What if Women Ruled the World?

Yael Bartana (artist), Abi Morgan (writer)
Manchester International Festival
Mayfield, Manchester

What if Women Ruled the World Credit: Tristram Kenton
What if Women Ruled the World Credit: Tristram Kenton
What if Women Ruled the World Credit: Tristram Kenton

What if Women Ruled the World? doesn't seem to have had the attention it deserves as a theatre production, the involvement of two leading figures in British theatre, director Vicky Featherstone and writer Abi Morgan barely getting a mention, but perhaps that is due in part to it being billed as Yael Bartana's "art experiment".

Bartana herself describes it as "a laboratory. The intention is to push the boundaries of the imagination in order to challenge the status quo of patriarchy." The programme thanks the audience for "joining us on the set of Yael Bartana's film experiment".

What it actually is is an artistic collage: a patchwork of approaches to the subject including comic sketches, songs, monologues, genuine discussion of serious subjects with real-life experts and activists and eventually a film—there were cameras on set shooting everything for later use by Bartana. The artist weaves all of these elements together rather than holding a serious discussion after a theatrical presentation as would normally happen.

In the depths of Manchester's abandoned Mayfield railway station (where it's freezing cold even when hot outside, as we discovered at the MIF launch) we observe US leaders (male, but played by female actors) around a gigantic round table in the War Room, inspired by Kubrick's classic film Dr Strangelove, talking partly in gibberish and partly in English—which amounts to more or less the same thing. It's all quite over-the top with some very funny moments and some which are a bit silly.

Then the US President has to call the Russians to tell them that there has been an accident: US planes have been launched in error to attack Russia and if they can't recall them they will have to work together on shooting them down. What happens next indicates that they fail: the actors huddle together and talk about their traumatic experiences since the apocalyptic event. Although well-performed, these speeches aren't as affecting as they could be as they sound more like news reports for the benefit of the audience than genuine dialogue between displaced survivors of nuclear war.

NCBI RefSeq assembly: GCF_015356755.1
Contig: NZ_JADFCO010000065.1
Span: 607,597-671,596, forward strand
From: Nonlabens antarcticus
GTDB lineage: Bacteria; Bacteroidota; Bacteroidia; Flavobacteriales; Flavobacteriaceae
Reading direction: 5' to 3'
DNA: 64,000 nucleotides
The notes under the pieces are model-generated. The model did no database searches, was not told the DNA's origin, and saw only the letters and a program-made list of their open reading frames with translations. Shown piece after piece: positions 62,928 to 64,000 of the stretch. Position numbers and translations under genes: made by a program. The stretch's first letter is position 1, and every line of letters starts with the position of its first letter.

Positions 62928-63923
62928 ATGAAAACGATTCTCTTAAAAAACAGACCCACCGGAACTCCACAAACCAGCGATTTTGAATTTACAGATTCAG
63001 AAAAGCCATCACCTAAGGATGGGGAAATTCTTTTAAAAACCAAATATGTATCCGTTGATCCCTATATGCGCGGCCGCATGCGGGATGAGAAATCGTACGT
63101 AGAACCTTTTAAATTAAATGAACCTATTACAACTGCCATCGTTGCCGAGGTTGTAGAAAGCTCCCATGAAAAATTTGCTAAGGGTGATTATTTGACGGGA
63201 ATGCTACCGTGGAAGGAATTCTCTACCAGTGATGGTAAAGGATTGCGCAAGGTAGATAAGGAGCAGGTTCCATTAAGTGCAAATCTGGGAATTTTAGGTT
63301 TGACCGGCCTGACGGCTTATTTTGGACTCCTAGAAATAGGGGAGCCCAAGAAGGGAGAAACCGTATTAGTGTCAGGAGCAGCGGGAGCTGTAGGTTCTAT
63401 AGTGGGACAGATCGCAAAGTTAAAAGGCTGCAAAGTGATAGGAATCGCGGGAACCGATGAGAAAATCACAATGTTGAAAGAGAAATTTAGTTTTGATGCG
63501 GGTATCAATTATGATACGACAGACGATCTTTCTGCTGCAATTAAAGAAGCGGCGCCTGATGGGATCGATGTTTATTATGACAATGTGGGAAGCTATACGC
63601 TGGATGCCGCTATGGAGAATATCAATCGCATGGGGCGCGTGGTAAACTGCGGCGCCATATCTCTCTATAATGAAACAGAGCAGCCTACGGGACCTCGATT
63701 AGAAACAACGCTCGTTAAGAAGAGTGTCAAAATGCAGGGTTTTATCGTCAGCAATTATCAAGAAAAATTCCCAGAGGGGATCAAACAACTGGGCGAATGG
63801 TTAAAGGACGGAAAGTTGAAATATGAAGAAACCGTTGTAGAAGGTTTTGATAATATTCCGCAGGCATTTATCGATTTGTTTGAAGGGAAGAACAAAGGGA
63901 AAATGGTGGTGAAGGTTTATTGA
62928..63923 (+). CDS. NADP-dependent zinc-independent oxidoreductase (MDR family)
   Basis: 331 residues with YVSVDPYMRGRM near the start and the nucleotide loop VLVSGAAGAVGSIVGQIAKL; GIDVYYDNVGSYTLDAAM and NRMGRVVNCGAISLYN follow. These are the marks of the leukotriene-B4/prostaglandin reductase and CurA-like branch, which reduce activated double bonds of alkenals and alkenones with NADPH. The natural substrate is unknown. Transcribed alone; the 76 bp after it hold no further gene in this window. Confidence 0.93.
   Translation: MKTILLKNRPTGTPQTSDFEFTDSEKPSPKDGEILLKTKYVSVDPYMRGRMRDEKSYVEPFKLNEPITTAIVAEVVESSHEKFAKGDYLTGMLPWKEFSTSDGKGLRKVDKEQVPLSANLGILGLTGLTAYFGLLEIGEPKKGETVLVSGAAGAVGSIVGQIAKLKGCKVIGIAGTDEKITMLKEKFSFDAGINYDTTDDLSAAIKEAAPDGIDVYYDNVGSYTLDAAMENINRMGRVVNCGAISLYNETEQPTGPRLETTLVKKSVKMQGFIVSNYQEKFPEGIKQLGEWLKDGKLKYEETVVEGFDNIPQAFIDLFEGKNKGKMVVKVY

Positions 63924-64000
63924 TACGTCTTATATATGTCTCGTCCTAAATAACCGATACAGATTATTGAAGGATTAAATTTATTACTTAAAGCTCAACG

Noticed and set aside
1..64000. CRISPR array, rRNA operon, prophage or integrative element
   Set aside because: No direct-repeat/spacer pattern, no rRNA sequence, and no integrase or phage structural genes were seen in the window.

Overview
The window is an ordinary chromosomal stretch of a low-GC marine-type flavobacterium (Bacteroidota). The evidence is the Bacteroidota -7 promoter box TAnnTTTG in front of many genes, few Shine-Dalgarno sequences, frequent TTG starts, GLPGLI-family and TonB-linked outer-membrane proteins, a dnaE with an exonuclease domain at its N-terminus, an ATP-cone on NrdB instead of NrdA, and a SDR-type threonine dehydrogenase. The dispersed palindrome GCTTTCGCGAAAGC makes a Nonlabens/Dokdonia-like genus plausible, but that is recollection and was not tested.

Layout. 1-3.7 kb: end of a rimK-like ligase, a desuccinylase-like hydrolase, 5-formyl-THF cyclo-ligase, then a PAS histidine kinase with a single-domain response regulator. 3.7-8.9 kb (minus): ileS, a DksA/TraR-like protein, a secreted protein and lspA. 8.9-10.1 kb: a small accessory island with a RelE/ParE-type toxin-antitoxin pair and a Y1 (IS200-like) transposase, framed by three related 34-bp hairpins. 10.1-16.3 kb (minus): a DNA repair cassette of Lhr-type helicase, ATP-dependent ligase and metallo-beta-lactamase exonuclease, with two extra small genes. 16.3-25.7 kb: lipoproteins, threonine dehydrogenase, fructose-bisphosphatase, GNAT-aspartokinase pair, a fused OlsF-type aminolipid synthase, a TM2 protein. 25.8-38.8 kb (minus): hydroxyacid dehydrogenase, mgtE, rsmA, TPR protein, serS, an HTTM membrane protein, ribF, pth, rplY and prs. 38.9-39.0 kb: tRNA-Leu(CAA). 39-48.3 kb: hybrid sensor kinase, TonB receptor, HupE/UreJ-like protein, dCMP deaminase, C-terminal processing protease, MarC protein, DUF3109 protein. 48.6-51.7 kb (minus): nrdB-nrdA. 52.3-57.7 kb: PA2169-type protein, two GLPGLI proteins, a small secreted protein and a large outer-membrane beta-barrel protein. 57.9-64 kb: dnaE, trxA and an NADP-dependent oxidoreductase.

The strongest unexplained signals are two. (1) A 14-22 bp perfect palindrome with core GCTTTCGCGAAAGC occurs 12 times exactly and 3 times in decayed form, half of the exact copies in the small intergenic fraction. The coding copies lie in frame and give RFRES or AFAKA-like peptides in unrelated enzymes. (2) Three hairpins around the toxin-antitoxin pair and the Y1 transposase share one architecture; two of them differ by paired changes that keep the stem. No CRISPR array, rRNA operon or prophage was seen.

After a slight set and costume change, we are now in the board room of the Doomsday Clock, a genuine concept created by atomic scientists in 1947 to represent the scale of the threat of nuclear war as the number of minutes to midnight on a metaphorical clock. In 2007, threats from climate change and advances in science and technology were added as additional factors. There is a short dramatic scene to introduce the idea that, following the nuclear war, women now outnumber men by 10 to 1 and the women are now in charge and tasked with creating a protocol to reduce further threats to the planet—or at least to human life on it.

The experts are then brought in. Although still part of the dramatic scene, the experts are genuine world authorities and activists, a different group of five women at each performance. They are asked to state clearly what they believe to be the largest threats to the planet at the moment, then they debate, prompted very skilfully by knowledgeable actors, a new protocol for improving the world.

Interspersed with this are monologues from the actors (Nadia Albini, Natasha Gordon, Danusia Samal, Susanne Sachsse and comic relief from Eileen Walsh) about their post-apocalypse experiences and film clips about real moments in history when the threat, shown on the Doomsday Clock, was particularly severe. I wasn't surprised to learn that we were at three minutes to midnight in 1984, as I remember we were all convinced when I was at school that a nuclear war was imminent and we used to discuss what we would do if we heard the mythical "four minute warning".

What was shocking was that the threat level was reduced to 2½ minutes in 2017, its lowest since 1953. This was not due to the terrorist threat that has resulted in bag checks before we are allowed into every performance (although the person who checked my bag seemed most concerned about food and cans) but to President Trump's attitude towards nuclear arms proliferation and climate change.

The expertise of the "real" people brings informed discussion to the table, although some I saw were clearly more used to public debate than others and subjects were dealt with in variable depth. There is some comic banter, especially, at the performance under review, around the semi-naked tea boy (Karl Fletcher, who doesn't warrant a biog in the programme but I've discovered is a model from Stalybridge) and whether his views should be taken into account. There wasn't a great deal of discussion that explicitly debated the female point of view, but it could be argued that this was implicit due to all of the participants being female (apart from Karl, who remained mute).

While not wholly successful from a dramatic point of view, it's a fascinating idea that has plenty to enjoy in the fictional, comic and musical moments (and some beautifully clear and real-sounding gales, clangs and rumbles in Daniel Meir's sound design) and plenty of information and food for thought to take away. And of course you can see it again to get a completely different argument.

In fact this left me with a lot more to think about than the previous night's Fatherland, which one would think would have been aimed more at me and my sex.

Reviewer: David Chadderton

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